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String Theory predictions

  1. May 18, 2008 #1
    Hello everyone
    I create this thread as a copy of one thread with the same title in the subforum dedicated to string theory because nobody there answered my following question:

    I have a question regarding string theory (ST) predictions:
    I am not interested (in this thread) about the predictions related to what is specific about (ST) (what is not predicted by Quantum theory (QT) or General Theory of Relativity (GTR))

    I want to know only if (ST) by using its specific equation can predict the result of both (QT) experiments (such as the double slit experiment) and (GTR) experiments (such as observation in the sky)

    In other words, is (ST) currently able to reproduce the exact results of both (QT) and (GTR)?

    Can you give references if you have the answer.

    Thank you
  2. jcsd
  3. May 18, 2008 #2
    ST is based on quantum mechanics, and thus is in accordance with it. It also reproduces GTR in the low energy limit. These facts have been the main motivation for studying it and can be read in any text book. For LQG nothing comparable can be said, as far as I know.

    As for predictions, ST is exceedingly finely tuned and as such in principle makes an infinity of in principle testable predictions; however not in the ground state sector that we can access experimentally today. Perhaps we are lucky and the string scale is low as in some models (which is very unlikely though); in this case an experimantal verification would be possible by observing the stringy resonances.

    The possible existence of a landscape does not invalidate this statement; the landscape (whose existence is not even proven) refers to the set of possible ground states, but given any one such ground state, an infinite number of predictions can still be made in the massive sector. The point being that string theory is simply not an arbitrary, floppy and featureless theory: quite on the contrary, it is highly structured and finely tuned.

    All these issues have been said a countless number of times, but ignored and deliberatively confused by those self-declared critics who have their own reasons for doing so. Don't be misguided by those and the fools who mindlessly repeat this here all over without having any clue.
  4. May 19, 2008 #3
    Any references?
    Please note that I don't care about prediction not related to QT or GTR experiment.

    I am in no way against ST, especially if it is able to predict both QT and GTR because for me theories are not about reality but about prediction.

    I just want references proving that ST by using its own set of equation is able to predict QT experiment results (double slit experiment) and GTR experiment results (sky observation experiment), nothing more
  5. May 19, 2008 #4


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    QM is built in and put in by hand, so you don't really need to 'show' anything. It satisfies all the usual rules and axioms you would want (you know, hermitian operators, phi^2 is the probability, has a well defined classical limit, etc etc). It thus automatically would satisfy the two slit experiment for instance.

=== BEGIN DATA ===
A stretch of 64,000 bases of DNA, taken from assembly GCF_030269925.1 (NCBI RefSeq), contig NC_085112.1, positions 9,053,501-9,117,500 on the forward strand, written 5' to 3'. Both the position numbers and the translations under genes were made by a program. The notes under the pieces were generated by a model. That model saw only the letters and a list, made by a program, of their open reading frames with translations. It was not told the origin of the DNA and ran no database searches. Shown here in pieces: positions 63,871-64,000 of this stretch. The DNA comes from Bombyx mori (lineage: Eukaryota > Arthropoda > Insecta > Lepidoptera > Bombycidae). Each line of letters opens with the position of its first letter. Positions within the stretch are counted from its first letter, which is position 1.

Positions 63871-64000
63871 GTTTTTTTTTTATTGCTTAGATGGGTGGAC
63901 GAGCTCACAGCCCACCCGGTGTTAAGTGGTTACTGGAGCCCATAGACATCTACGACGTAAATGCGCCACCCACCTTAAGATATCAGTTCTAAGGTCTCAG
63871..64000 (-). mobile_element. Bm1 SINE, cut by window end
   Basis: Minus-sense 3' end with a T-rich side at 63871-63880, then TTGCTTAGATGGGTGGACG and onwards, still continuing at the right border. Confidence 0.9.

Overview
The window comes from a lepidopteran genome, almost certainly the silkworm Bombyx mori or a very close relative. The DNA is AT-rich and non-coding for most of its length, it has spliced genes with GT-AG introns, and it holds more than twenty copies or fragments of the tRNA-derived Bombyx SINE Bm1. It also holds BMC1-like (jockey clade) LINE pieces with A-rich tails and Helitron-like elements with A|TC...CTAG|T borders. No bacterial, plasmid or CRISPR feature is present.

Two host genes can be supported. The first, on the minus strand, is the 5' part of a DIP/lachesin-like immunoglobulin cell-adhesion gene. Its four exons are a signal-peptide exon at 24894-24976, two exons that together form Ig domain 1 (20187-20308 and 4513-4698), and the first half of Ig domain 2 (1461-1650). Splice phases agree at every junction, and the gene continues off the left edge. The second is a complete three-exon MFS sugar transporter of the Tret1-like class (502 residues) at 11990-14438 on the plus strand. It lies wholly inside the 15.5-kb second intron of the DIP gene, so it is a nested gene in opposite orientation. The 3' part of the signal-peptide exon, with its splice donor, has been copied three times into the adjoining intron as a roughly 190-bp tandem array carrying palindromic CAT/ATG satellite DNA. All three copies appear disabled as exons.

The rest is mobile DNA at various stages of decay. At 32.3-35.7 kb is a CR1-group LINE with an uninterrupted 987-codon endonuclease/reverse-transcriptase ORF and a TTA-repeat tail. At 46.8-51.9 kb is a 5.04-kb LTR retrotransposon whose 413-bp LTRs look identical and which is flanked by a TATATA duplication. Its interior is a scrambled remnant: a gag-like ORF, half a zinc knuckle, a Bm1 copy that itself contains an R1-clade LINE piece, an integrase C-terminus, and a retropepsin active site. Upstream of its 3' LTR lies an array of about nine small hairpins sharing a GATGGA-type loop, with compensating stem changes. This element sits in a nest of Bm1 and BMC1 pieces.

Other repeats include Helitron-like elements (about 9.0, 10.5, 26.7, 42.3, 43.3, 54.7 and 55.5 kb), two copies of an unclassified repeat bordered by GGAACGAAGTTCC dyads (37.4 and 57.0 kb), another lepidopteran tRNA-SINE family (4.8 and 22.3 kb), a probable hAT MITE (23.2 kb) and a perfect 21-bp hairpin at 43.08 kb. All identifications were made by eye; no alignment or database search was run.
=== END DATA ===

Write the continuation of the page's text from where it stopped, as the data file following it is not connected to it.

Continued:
What you do need to show is that it reduces to GR in the suitable low energy limit. That takes a bit more work, and you will need to consult a textbook (say Green, Schwarz, Witten) to see it done in detail. It really reduces to a type of supergravity + extra fields, which you can show reduces in a further low energy limit to GR at observable scales.

    The biggest problem is you need to show that it reduces to the correct matter content that we observe in our low energy regime (to wit, the standard model). Thats where the hiccups happen, b/c there are in principle, many ways to actually do this that are not necessarily unitarily equivalent. Its also never been done exactly, as phenomenologists can get close, but often have relic exotica that they don't necessarily like to be present. Anyway, ongoing active research area.
  6. May 19, 2008 #5
    Can it be used so to predict sky observations with the same accuracy than GTR?
  7. May 19, 2008 #6


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    The predictions would be identical since it *is* GR at those energies. Now if you are close to a blackhole or near the big bang, the predictions would differ by quantum stringy corrections.
  8. May 19, 2008 #7
    No, there are no predictions

    Unlike "moveon" (whoever he/she is) I'm not deliberately confusing or ignoring anything, rather making accurate scientific statements, unlike the misleading hype you see here. As for my motivations, the main one has always been to try and do something to combat hype of the kind you see here, which has done a huge amount of damage to theoretical physics.

    "moveon" seems to admit that string theorists have no idea what the ground state of the theory is and thus are unable to predict anything about physics at experimentally accessible energies. But, besides not knowing the ground state, string theorists don't know the energy scale of the theory, or even have a formulation of it valid outside of asymptotically small string coupling. As a result, they have no predictions at any scale. Characterizing this as "ST is exceedingly finely tuned and as such in principle makes an infinity of in principle testable predictions" is just absurd.

    If a string theorist starts going on about "predictions", ask them to produce some. What you will get are very generic answers ("it predicts gravity", yeah, 10d gravity, maybe 11d), followed by a list of excuses. As Feynman once said, "string theorists don't make predictions, they make excuses". He knew what he was talking about, and things have just gotten worse in the years since he has left us.